liver and conversion of AAs and glycerol to
    glucose
  • Only liver cells are sensitive to glucagon.

25
Glucose homeostasis
26
Diabetes
  • Diabetes mellitus has two different causes
  • Type I the immune system destroys beta cells
    leading to lack of insulin
  • Type II is a deficiency of insulin or reduced
    sensitivity of insulin receptors
  • Glucose levels in the blood exceed the
    reabsorbing abilities of the kidney
  • The body turns to fat to produce glucose, which
    produces acidic blood (ketosis)

27
Endocrine and nervous system interactions in
invertebrates
  • Hormones control sexual and asexual reproduction
    in hydra
  • In Aplysia a neurohormone stimulates laying of
    eggs and inhibits appetite and locomotion
  • Crustaceans and insects have hormones that
    regulate molting

28
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31
Endocrine and nervous system interactions in
vertebrates
32
Hypothalamus and posterior pituitary
  • The hypothalamus is the neural integrator
  • Axons project to posterior pituitary and release
    neurohormones
  • Antidiuretic hormone (ADH)
  • Oxytocin

33
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34
Hypothalamus and anterior pituitary
35
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36
Anterior pituitary Tropic hormones
  • Gonadotropins--Follicle stimulating hormone (FSH)
    and leutinizing hormone (LH) stimulate activities
    of ovaries and testes
  • Thyroid stimulating hormone (TSH) stimulates
    production and relase of thyroid hormones
  • Adrenocorticotropic hormone (ACTH) promotes
    production and secretion of steroid hormones from
    the adrenal gland.

37
Anterior pituitary Nontropic hormones
  • Prolactin stimulates mammary gland growth and
    milk synthesis in mammals.
  • Melanocyte stimulating hormone inhibits hunger
  • b-endorphins dull the perception of pain

38
Anterior pituitaryGrowth hormone
  • GH acts on the liver to release insulin-like
    growth factors (IGFs)
  • Stimulates bone and cartilage growth
  • Raises blood glucose levels
  • Hypersecretion leads to gigantism
  • Hyposecretion leads to pituitary dwarfism

39
Thyroid hormones
  • Thyroid gland produces triiodothyronine (T3) and
    thyroxine (T4).
  • Secretes mostly T4, which is converetd to T3 by
    target cells.
  • T3 has a higher affinity for the receptor
  • Hypothalamus and pituitary control secretion of
    thyroid hormones

40
Thyroid hormone
  • Plays an important role in development
  • Controls metamorphosis of tadpole into frog.
  • Required in bone formation and branching of
    neurons during development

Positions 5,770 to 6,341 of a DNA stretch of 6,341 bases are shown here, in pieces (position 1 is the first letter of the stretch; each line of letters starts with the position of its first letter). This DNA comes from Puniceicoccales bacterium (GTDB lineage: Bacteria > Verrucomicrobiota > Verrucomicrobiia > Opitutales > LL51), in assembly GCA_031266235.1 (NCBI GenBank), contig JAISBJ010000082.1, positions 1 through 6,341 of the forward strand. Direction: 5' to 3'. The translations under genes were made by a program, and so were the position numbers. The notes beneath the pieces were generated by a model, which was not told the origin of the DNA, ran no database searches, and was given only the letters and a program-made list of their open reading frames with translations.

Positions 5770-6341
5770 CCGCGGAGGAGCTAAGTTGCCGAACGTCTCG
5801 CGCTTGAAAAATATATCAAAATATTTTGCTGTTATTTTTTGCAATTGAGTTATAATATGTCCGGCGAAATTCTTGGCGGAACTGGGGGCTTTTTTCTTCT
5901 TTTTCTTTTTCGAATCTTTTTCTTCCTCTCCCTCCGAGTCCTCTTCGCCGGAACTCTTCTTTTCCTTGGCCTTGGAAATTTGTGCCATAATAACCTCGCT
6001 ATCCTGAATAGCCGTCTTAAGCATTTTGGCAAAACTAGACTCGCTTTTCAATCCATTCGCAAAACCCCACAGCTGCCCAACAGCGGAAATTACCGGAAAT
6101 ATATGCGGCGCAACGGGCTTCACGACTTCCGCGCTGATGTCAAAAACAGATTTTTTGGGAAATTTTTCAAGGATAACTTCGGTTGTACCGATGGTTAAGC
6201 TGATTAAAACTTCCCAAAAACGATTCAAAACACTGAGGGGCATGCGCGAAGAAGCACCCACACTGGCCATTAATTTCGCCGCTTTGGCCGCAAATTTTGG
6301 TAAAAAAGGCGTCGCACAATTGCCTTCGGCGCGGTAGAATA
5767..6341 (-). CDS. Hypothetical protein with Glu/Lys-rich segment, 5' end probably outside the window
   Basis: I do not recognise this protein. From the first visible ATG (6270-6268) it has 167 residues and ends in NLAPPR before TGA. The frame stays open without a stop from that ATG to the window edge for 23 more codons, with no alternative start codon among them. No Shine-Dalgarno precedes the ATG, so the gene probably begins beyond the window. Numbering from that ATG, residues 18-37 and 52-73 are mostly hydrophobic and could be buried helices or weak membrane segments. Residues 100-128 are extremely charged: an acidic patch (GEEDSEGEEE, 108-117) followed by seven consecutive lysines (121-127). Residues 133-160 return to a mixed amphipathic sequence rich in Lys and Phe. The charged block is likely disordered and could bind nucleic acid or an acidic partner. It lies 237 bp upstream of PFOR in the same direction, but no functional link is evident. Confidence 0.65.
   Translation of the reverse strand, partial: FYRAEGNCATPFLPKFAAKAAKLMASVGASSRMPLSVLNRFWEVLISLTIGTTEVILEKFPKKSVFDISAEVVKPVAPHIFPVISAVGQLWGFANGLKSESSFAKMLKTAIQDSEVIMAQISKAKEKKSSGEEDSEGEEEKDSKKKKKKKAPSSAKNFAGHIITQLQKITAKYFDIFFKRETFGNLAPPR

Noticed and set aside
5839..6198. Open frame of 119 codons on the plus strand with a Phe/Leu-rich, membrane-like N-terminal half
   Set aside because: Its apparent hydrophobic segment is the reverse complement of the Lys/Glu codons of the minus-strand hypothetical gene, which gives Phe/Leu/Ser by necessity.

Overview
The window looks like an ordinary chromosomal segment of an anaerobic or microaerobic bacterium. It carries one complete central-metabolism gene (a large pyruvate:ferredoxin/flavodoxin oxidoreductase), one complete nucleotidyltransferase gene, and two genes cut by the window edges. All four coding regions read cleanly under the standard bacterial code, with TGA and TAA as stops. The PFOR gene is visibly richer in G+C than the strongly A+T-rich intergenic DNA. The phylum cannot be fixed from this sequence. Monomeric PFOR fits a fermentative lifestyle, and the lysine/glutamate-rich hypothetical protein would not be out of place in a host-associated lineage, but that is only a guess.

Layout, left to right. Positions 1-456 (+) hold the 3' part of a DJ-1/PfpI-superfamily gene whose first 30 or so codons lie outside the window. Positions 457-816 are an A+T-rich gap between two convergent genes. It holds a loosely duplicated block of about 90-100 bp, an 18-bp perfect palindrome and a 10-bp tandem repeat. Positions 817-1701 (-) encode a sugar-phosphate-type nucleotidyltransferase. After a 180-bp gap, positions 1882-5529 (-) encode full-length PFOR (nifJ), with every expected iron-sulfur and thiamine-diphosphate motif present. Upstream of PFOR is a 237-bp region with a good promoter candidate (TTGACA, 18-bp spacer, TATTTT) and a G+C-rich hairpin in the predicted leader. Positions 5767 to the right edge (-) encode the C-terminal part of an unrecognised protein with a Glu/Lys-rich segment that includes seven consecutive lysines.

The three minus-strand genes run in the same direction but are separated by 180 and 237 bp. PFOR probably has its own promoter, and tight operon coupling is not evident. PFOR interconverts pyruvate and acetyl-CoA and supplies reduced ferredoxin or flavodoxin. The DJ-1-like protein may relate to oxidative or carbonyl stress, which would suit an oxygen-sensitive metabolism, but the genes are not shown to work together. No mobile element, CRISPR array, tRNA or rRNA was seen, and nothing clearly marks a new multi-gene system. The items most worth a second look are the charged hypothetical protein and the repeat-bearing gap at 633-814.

• Inherited conditions of thyroid deficiency can
    lead to cretinism
  • Maintains homeostasis in blood pressure, heart
    rate, muscle tone, digestion and reproduction
  • TH increases oxygen use and cellular metabolism.
  • Graves disease is hyperthyroidism.
  • Hypothyroidism leads to weight gain, lethargy

41
Thyroid hormones calcitonin
  • Calcitonin is secreted from parafollicular cells
    of thyroid.
  • Calcitonin is important in calcium homeostasis.
  • Increases activity of osteoblasts that increase
    bone deposition.

42
Parathyroid hormones
  • The parathyroid glands in humans are collections
    of cells embedded in the dorsal surface of the
    thyroid gland.
  • Parathyroid hormone (PTH) leads to release of
    calcium into the blood.
  • Acts on osteoclasts that breakdown bone
  • Inhibits osteoblast activity
  • Stimulates liver and kidney to produce calcitriol
    from Vitamin D
  • Calcitriol increases absorption of calcium in the
    GI tract.

43
Calcium homeostasis
  • Calcium maintained between 9-11 mg/100 mL

44
Adrenal Hormones
  • Adrenal cortex is an endocrine gland
  • Adrenal medulla is a neuroendocrine gland

45
Adrenal gland and short term stress
46
Adrenal gland and long term stress
47
Gonadal sex hormones
  • Gonads produce androgens, estrogens and
    progestins.
  • Proportions are different in males and females
  • Androgens (testosterone) stimulate development
    and help maintain male reproductive system.
  • In utero they lead to development of males
  • During puberty they are responsible for secondary
    sex characteristics
  • Estrogens (estradiol) is responsible for
    maintenance of female reproductive system and
    development of secondary sex characteristics
  • Progestins prepare and maintain the uterus.

48
The pineal gland and melatonin
  • The pineal gland is located centrally in
    vertebrate brain, often close to the surface.
  • In some organisms, the cells are light sensitive,
    others have input from light sensing regions of
    the hypothalamus.
  • The pineal gland secretes melatonin during dark
    hours
  • It is linked to a biological clock that regulates
    daily and seasonal rhythms
  • Melatonin feeds back to the region of the
    hypothalamus called the suprachiasmatic nucleus
    (SCN)